Only 9 Nations Will Be Needed To Ratify Europe’s Fiscal Treaty
BRUSSELS — A new treaty to impose tighter discipline among the 17 nations in the European Union that use the euro will come into force once nine countries approve it, according to a draft released Friday. That potentially reduces the threat that disapproval by one nation could scuttle the pact.
The treaty is intended to help improve confidence in the euro by tightening the coordination of the 17 euro zone economies, requiring nations to balance their budgets and cut debt.
The outline of the plan was agreed to by most European leaders a week ago, with the exception of Britain. European officials hope to reach agreement on the eight-page draft of the treaty within weeks, with Britain being offered observer status in discussions.
The treaty will enter into force “on the first day of the month following the deposit of the ninth instrument of ratification by a contracting party whose currency is the euro,” the draft states.
That means that if one country held a referendum on the treaty and did not approve it, the decision would not block others from putting it in place once nine other nations ratified it. The terms of the treaty will, however, apply to each country only when the country ratifies it.
If a euro nation fails to ratify the treaty, it would be in an “uncomfortable position” politically, said one European official who spoke on condition of anonymity.
The draft makes it clear that countries outside the euro will not be forced to abide by the treaty before joining the currency alliance, but they can opt to do so.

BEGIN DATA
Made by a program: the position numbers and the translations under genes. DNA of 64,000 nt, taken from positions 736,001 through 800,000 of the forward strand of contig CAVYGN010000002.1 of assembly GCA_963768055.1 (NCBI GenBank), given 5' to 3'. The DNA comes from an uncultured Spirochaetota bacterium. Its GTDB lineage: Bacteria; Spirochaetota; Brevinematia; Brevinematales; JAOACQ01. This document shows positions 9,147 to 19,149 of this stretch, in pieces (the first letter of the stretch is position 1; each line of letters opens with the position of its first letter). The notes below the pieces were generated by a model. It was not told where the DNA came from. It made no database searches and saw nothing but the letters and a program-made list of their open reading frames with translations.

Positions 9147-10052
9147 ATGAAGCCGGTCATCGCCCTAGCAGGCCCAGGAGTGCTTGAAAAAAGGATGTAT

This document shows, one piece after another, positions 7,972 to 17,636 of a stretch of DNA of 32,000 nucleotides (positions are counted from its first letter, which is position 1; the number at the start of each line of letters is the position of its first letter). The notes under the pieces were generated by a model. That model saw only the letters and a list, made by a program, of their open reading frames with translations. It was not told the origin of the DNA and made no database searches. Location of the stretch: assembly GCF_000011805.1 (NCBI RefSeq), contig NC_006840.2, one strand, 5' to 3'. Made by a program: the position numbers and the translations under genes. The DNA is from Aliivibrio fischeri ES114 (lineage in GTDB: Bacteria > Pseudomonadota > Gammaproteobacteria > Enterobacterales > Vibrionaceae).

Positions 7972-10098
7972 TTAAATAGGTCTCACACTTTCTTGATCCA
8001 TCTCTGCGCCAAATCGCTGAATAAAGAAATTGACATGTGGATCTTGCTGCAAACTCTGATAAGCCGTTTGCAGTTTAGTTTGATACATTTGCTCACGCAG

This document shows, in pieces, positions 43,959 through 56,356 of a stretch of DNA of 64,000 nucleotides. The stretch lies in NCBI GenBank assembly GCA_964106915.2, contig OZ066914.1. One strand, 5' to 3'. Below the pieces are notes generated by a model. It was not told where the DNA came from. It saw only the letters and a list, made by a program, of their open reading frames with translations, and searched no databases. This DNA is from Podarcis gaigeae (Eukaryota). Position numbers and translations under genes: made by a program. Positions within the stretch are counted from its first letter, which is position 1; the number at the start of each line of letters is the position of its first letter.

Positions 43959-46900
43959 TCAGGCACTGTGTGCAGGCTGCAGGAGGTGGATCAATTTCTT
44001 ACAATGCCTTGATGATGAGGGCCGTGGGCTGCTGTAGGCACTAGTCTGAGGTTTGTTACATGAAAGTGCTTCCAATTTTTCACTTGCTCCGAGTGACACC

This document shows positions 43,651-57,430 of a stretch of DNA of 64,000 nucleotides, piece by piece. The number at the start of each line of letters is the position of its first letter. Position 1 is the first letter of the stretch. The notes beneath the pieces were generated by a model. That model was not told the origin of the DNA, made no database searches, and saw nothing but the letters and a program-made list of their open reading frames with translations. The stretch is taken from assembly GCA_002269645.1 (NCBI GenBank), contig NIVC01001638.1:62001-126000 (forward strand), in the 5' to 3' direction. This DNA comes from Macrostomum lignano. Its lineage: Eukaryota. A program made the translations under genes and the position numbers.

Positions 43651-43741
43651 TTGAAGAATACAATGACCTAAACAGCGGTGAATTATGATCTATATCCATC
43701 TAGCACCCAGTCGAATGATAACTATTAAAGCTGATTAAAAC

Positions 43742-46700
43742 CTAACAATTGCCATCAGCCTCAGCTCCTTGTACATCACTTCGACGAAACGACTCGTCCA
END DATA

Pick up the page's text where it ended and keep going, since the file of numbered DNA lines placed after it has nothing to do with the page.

That makes the treaty easy for most of the nations not using the euro to accept, said one diplomat from a country not using the currency who spoke anonymously because he was not authorized to speak publicly.
Because the agreement is an intergovernmental one, rather than an amendment of a European Union treaty, any moves to make sanctions easier to impose on nations that break deficit and debt limits are complex.
Under the proposed treaty, nations would agree to abide by tougher rules than those currently laid down in the European Union treaty. If broken, that agreement could not be enforced by the European Court of Justice, though national courts could be able to do so, officials said Friday.
The treaty would require nations to write debt brakes into their national law. Summit meetings of euro zone leaders would take place at least twice a year.
Jean-Claude Juncker of Luxembourg, who leads the group of euro zone finance ministers, said he was confident that Europeans would meet a Dec. 19 deadline for arranging 200 billion euros ($260 billion) in loans to the International Monetary Fund to help bolster emergency financing for vulnerable nations that use the euro. Euro zone countries are expected to provide 150 billion euros ($198 billion), while it was hoped that nations not using the euro would contribute around 50 billion euros ($66 billion).
“Countries have to say within 10 days what’s happening, and we’re collecting this at the moment,” Mr. Juncker said Friday in Luxembourg, according to Bloomberg News. Asked if the European Union would meet this deadline, he said, “I think so.”
Source: The New York Times